A simple conversation could develop into a clinical enquiry - or even escalate into a complaint.
Aside from any contractual obligations, it's essential you adhere to professional standards when directly messaging patients.
The GDC says, "You must maintain appropriate boundaries in the relationships you have with patients." By indicating a willingness to communicate on personal platforms rather than through traditional channels, you may blur the boundaries of your professional relationship. And if you provide your personal contact details to a patient, there is a risk that your intentions might be misunderstood.
Although it may initially be convenient to communicate with patients via direct messaging, a simple conversation about appointment availability (for example) could develop into a clinical enquiry - or even escalate into a complaint.
Giving clinical advice
Under GDPR, health information is classified as 'special category data' and can only be processed if certain conditions are met - there's information on the ICO website and Schedule 1 of the Data Protection Act 2018. Special category data requires extra protection, and it is not appropriate for direct messages to contain health information unless this is in place.
The propriety of providing clinical advice via direct messaging must also be considered, as a professional duty of care is owed to a patient whether advice is given face-to-face or remotely. Direct messaging might impose constraints on your ability to provide appropriate advice and communicate effectively.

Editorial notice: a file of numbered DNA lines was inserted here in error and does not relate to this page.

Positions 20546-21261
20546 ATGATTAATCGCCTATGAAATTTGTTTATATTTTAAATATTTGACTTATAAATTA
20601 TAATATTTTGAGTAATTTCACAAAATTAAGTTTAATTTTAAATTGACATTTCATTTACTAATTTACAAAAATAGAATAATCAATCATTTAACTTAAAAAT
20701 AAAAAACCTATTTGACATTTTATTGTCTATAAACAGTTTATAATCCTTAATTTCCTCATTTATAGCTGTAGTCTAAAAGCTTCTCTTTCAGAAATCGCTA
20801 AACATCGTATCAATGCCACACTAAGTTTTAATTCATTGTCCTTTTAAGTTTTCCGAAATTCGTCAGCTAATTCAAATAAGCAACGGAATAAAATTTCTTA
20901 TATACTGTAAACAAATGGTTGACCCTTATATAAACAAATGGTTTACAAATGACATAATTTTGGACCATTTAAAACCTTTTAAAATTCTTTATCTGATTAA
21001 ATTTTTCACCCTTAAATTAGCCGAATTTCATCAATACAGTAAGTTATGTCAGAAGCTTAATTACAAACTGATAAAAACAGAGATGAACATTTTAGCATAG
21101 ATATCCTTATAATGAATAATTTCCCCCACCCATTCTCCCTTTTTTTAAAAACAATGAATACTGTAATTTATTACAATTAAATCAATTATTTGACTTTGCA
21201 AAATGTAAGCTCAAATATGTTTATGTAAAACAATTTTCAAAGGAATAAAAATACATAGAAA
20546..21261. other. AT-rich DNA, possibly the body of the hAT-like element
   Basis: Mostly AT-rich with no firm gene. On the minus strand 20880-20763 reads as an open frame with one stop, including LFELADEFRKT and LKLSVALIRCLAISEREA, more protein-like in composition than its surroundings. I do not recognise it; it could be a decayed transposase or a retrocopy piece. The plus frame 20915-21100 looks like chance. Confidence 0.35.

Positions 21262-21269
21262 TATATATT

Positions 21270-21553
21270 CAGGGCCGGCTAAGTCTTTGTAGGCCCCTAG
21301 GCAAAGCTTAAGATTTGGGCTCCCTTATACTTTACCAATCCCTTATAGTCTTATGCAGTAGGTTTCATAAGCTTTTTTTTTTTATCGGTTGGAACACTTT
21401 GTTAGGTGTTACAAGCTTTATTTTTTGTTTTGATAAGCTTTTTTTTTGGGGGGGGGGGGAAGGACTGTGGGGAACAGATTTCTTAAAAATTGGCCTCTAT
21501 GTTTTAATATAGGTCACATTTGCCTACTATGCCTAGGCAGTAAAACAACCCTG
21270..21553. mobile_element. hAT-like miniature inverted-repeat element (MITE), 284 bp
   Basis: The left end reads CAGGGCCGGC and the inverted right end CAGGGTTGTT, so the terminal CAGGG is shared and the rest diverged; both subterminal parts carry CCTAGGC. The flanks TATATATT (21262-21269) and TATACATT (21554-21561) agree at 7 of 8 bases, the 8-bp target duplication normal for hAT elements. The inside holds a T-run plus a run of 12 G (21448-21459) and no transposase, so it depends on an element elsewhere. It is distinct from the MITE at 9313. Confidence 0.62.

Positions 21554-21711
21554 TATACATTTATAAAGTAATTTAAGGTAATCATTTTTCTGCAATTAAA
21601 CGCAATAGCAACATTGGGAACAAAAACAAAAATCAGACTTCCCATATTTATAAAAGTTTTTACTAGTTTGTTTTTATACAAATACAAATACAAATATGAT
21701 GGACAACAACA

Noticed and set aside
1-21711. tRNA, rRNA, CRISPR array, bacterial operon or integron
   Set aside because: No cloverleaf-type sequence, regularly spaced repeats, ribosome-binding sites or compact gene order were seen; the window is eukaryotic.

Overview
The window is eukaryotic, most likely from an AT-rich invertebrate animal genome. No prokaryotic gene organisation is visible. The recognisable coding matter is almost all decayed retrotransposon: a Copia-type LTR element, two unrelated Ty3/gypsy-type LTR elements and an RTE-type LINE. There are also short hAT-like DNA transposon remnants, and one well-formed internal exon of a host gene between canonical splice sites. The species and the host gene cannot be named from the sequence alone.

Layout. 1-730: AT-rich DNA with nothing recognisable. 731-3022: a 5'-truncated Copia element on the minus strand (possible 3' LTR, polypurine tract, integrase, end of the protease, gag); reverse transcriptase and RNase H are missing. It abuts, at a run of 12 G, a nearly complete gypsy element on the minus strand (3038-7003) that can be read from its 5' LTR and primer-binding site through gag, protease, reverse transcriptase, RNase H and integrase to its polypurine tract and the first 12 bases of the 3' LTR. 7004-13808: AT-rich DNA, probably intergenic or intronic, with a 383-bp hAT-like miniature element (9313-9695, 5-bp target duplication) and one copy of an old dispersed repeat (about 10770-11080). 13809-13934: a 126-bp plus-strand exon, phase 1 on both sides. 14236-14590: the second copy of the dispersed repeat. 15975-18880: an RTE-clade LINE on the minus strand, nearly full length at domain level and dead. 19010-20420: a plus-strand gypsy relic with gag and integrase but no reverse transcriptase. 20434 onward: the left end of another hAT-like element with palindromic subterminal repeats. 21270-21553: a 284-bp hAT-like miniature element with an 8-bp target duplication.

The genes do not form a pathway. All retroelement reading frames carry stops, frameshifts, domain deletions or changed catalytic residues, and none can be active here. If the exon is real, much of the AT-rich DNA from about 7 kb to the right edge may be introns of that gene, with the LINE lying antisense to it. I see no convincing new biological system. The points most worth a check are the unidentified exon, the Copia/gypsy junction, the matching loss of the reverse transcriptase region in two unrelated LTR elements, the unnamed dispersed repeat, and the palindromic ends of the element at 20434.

You might also need to take into account the patient's location, as providing dental treatment across jurisdictional boundaries may lead to allegations of the illegal practice of dentistry, and complications might arise if a patient where to bring legal action against a provider.
If a complaint is received via direct messaging platform, it should be handled in accordance with the workplace's complaints handling policy.
The evolution and integration of technology into professional practice undoubtedly offers new opportunities to deliver innovative services to patients.
However, the appropriateness of direct messaging with patients must be carefully considered, with full regard to professional standards, regulations, and laws. Professional boundaries, record keeping, confidentiality, data protection and jurisdictional issues are some of the things that must be weighed before direct patient messaging begins.
It is also important to remember that disclosing direct messages may be necessary if a complaint, claim, or regulatory matter arises.
Workplace communication platforms may offer a secure and GDPR compliant alternative, where records of patient communications can be more seamlessly integrated into the appropriate systems and the risk of professional boundaries becoming blurred is reduced.
Want to know more?
We offer practice presentations to GROUPCARE members on a wide range of dento-legal topics, including data protection and confidentiality. Find out more here.
B.Ch.d (Hons) MSc, PG Cert Medical Education, PG. Cert Medical Aesthetics, SFHEA.
Jo qualified from Leeds Dental Institute in 1991 and spent 16 years providing general dental services in the UK and Australia. She has worked in private and NHS practice as well as in the Community Dental Services. Jo is a senior fellow of the Higher Education Academy and has held several teaching posts in Yorkshire and more recently in Hampshire, where among other roles she worked as Associate Head (Education) at the University of Portsmouth Dental Academy. Jo joined the DDU as a telephone adviser in 2020 and began working as a dento-legal adviser in 2021.